Software Developers are individuals who can speak both to man and to machine. At a low level, they literally translate human sentences and ideas into instructions for computers. Ever used a poor translator app? Then you know proper translation takes some finesse. You have to understand the culture of the language you are translating to. You need to understand the idioms and the proper grammatical structure. Otherwise your translation won’t turn out well. It might sound like terrible high-school writing. Worse, it might be a hollow mechanical echo of the original work.

The difference between a ‘good’ developer and a mediocre one hinges on the mastery of the language. The good developer knows the right idiom to convey the fine details of a phrase, while the mediocre developer might be able to eventually explain the instruction. The good developer can instruct with elegance and in some cases even a flourish. This even extends to translating behaviors. In technical language this is the UX. A good developer accounts for the expectations and the wants of those using it. He elegantly handles the use case. The trouble comes when trying to quantify these differences. They are differences in quality rather than quantity. But that is for a different discussion.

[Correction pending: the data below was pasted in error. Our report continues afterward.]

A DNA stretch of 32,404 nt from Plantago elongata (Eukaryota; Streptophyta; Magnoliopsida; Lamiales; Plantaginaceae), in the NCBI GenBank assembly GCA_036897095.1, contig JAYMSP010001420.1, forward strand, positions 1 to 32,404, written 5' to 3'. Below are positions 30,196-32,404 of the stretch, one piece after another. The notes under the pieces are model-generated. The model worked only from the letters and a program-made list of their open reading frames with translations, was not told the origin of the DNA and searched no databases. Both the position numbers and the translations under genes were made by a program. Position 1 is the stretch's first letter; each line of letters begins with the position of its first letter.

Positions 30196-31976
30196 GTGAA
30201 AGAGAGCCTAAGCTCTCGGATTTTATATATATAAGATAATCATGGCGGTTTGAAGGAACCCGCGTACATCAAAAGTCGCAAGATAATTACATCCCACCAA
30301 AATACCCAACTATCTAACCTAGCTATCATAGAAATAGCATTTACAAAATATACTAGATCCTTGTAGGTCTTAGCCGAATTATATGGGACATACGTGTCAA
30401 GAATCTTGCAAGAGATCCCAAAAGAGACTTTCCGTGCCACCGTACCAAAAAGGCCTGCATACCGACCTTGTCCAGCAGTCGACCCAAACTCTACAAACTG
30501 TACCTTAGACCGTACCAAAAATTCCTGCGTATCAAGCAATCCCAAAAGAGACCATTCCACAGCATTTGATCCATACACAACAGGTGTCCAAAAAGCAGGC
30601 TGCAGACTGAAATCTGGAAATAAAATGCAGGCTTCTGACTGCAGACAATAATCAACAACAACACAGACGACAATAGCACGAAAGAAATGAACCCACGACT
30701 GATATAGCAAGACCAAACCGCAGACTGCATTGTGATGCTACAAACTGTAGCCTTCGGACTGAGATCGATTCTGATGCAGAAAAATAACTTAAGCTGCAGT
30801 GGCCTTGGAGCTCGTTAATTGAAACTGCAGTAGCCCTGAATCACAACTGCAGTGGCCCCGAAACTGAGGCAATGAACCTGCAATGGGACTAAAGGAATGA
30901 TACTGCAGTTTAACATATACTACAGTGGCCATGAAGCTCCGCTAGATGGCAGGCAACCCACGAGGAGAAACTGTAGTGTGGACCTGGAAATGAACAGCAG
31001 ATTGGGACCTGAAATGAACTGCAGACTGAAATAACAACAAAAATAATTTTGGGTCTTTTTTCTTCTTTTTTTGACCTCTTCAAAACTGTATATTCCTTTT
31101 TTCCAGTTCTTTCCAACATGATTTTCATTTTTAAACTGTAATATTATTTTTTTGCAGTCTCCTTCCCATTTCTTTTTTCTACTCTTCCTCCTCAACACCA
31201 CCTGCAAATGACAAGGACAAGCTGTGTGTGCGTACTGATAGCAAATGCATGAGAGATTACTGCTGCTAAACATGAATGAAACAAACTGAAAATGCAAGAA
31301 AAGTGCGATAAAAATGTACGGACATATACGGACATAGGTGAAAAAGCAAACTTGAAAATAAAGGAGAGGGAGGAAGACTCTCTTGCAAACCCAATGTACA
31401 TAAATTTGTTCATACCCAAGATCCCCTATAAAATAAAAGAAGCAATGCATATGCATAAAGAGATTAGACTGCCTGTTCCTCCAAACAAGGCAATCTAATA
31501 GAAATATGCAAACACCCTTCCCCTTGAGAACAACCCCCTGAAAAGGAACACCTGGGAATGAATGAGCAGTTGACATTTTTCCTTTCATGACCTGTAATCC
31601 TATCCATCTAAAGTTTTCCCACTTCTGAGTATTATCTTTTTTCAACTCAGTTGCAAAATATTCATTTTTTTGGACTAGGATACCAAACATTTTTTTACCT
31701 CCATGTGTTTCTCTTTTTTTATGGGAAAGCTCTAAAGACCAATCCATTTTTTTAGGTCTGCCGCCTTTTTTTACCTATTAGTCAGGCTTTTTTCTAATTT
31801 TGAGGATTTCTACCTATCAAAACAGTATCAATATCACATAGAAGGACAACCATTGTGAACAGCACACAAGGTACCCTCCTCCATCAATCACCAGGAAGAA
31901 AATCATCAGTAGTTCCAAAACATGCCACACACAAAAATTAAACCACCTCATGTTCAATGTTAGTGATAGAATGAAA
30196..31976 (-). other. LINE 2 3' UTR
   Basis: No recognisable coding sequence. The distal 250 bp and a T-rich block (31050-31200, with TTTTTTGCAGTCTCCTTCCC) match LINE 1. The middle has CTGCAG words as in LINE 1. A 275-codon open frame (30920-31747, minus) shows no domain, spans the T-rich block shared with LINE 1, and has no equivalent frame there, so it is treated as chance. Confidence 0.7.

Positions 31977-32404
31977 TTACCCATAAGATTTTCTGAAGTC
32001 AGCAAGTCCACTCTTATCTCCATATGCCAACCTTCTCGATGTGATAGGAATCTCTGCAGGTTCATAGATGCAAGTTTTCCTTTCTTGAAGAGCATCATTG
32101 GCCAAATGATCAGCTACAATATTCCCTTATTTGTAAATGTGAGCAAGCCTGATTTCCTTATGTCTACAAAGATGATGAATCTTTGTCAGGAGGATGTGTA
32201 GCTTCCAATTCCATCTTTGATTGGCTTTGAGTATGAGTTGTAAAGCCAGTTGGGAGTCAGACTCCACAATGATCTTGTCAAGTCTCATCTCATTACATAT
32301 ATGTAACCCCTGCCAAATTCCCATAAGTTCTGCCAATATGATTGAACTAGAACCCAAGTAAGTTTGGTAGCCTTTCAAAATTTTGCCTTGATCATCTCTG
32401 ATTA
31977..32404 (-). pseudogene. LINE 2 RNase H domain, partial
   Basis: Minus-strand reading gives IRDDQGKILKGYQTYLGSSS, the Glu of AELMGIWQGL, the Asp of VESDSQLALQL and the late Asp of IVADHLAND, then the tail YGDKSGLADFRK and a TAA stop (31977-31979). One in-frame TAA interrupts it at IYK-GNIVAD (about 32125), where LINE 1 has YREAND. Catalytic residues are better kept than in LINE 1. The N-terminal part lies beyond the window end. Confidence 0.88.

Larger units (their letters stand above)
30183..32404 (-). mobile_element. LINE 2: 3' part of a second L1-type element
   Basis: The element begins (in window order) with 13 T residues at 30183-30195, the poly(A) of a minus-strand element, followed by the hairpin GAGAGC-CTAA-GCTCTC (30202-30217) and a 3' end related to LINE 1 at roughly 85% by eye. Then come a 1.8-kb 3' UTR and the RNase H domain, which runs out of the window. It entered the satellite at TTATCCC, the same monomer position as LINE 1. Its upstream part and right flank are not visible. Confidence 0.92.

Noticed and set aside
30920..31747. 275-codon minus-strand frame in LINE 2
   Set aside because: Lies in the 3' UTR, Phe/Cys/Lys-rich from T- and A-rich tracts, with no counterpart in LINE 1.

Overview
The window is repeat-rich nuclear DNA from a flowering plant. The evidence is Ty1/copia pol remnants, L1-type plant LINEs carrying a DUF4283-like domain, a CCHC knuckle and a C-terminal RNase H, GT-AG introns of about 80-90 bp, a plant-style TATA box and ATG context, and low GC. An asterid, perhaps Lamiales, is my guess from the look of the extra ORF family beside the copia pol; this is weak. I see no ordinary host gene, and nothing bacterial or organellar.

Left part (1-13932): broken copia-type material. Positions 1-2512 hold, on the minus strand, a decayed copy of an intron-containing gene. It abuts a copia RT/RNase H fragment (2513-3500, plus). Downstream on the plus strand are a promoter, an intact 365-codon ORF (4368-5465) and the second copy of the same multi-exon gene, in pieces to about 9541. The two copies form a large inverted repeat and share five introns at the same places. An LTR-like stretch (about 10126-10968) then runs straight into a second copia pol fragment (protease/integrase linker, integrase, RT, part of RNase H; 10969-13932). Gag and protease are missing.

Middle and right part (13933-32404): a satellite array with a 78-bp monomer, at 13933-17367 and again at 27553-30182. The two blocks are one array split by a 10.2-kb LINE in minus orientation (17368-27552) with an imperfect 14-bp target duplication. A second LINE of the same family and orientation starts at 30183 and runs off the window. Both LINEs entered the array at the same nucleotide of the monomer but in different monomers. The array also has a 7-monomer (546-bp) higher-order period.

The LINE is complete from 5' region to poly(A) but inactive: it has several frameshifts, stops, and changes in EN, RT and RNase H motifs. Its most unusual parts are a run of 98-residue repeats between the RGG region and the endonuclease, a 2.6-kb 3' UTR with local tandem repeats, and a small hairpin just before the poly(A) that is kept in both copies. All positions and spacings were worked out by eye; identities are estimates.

A good developer also recognizes the short-comings of the medium. Some things can translate when in their original form, others need to be recast. The target language/culture may not be able to sustain the desired content. Vocal inflection is useful for in-person discussion. They do not translate well into text message. Instead they need to be recast to maintain their emphasis. Put in plain language, computers can only do so much. A good developer recognizes the limitations of the system. He then communicates these limits to the humans he is translating for.

In a proper environment, the software developer would act as a representative of the machine to man. The good developer would help him to understand the needs and abilities of the machine. At the same time, the developer would act as a representative of man to machine. He would ensure that behaviors would meet expectations of man. These two tasks would form a cycle. The developer brings the needs of man to the machine. Then he returns with the limitations and requirements of the machine. Over several cycles, and accommodations, we find a successful system. In spirit this cycle is like Agile software development, though without the extra trappings.